This is a continuation of my Security in Our Modern Times series, which can be found here and here. The story of the San Bernardino iPhone has gotten to the point where you just cannot make this stuff up. Let me give you a Reader’s Digest–type review of the story and then offer my opinion on the latest twist.
Welcome to the second part of my conversation on security in our modern times. In my lastarticle, I concluded with a mention of the US government’s court order compelling Apple to develop a solution bypassing the security on the San Bernardino terrorists’ phone.
Throughout all the years I have been working in information technology, security has been an area that engineers have striven to improve. As a result, we have make our environments as secure as possible. We have always looked to make the security of our systems stronger. Security has evolved over time. One example of this evolution is the concept of password management. IT professionals have helped drive the change from simple passwords to more secure passphrases to two-factor authentication added as another layer of security.
Dell has announced it will spin off its SecureWorks product portfolio. SecureWorks is very late to the cloud and virtualization security market, and it may never get there. EMC RSA ignored the cloud and virtualization security market and now is struggling to find a footing in the larger IoT market. VCE has no security reference architecture other than a growing list of products. When everyone is hailing Dell plus EMC as one of the largest mergers (which it is), how is security going to play as a part of the combined portfolio?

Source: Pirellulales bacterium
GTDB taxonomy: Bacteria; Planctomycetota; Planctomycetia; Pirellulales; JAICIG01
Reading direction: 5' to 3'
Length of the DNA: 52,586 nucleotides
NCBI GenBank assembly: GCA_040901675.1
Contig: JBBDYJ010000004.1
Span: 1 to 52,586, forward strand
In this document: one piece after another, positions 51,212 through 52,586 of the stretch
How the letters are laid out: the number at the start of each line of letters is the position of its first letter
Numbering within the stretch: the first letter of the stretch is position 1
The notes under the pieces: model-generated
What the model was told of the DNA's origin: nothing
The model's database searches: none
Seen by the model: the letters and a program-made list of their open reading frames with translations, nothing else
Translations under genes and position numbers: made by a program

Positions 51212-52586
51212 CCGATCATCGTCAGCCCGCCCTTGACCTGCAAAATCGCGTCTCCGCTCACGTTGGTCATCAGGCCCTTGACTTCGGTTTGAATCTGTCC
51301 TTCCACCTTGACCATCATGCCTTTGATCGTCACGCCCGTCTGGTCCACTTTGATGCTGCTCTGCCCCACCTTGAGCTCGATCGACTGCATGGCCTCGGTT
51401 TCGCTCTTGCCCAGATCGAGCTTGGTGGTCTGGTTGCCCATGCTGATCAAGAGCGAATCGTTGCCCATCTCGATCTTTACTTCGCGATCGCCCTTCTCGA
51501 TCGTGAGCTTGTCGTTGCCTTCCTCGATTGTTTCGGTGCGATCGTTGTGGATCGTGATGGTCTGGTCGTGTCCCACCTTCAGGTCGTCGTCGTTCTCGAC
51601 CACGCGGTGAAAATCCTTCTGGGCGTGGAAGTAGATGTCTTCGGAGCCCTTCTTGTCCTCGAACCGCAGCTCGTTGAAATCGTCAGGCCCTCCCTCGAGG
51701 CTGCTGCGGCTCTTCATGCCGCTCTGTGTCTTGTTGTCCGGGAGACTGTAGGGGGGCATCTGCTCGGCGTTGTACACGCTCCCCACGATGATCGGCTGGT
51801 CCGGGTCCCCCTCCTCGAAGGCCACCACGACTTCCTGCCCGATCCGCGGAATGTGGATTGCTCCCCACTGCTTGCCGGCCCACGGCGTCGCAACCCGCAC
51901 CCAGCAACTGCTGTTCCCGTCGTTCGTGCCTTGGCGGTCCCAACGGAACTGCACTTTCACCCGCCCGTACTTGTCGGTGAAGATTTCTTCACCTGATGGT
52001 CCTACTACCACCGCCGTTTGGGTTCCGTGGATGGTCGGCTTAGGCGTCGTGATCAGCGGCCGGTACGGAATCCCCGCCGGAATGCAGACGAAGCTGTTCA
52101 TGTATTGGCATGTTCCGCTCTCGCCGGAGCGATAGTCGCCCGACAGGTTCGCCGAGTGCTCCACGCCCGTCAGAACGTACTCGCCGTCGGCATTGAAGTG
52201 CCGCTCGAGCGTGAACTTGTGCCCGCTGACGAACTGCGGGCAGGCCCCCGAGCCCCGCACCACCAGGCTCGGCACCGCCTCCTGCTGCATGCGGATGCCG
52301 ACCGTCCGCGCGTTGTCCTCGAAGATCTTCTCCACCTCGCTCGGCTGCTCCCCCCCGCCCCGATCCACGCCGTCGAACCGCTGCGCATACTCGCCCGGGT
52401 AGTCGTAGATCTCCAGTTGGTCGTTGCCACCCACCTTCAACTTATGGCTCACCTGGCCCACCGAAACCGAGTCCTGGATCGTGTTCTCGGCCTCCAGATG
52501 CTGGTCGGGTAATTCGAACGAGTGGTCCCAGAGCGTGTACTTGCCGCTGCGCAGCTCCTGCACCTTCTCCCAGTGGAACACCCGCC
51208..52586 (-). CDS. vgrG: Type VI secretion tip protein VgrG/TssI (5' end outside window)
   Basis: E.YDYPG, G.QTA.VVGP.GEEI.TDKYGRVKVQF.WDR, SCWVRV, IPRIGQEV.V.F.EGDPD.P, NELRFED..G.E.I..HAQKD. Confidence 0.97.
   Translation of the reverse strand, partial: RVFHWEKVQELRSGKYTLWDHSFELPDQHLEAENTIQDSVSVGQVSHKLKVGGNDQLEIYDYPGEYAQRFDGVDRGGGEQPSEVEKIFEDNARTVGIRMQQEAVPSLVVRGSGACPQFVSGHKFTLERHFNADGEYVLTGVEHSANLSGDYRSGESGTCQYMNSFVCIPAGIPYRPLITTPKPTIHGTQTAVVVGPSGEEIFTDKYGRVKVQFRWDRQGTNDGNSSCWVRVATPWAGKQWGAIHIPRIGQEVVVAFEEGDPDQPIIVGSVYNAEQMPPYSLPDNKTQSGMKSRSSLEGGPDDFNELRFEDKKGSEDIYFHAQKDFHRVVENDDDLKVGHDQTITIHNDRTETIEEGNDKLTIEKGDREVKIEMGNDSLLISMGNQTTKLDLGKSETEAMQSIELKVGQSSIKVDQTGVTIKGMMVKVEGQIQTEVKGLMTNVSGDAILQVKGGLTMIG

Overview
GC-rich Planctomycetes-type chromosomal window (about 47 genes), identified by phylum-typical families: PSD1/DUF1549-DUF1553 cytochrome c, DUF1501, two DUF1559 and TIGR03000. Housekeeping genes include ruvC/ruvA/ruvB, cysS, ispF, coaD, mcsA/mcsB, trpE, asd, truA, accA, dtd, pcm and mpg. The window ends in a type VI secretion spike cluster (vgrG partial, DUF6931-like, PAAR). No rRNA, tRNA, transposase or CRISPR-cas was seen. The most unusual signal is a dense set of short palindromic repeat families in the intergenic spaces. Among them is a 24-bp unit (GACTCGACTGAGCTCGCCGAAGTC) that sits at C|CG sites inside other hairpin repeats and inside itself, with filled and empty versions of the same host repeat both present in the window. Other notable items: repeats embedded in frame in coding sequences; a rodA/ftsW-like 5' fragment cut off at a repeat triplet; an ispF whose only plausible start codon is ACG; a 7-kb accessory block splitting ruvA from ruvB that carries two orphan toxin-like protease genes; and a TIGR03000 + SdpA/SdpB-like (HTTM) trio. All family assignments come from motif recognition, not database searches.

Question of the day: Will technology end up being our ultimate downfall? In the not-so-distant past, I wrote a series of blog posts on the expectation of privacy with user device tracking. If you are interested, you can check them out here. Lately, there have been a few things in the news that make it worth writing another post in that series.
What is the first step of application security? What is this step regardless of whether the process involved is DevOps or traditional silos? We have heard many answers before, such as architecture, code analysis, hardening, risk analysis, etc. But we have not really talked about the intersection of the user, application, data, and system. Perhaps this is part of architecture, but I see this as a need for all applications. Security must be able to protect the data and, simultaneously, the user. Security is about the traditional availability, confidentiality, and integrity as well as privacy these days.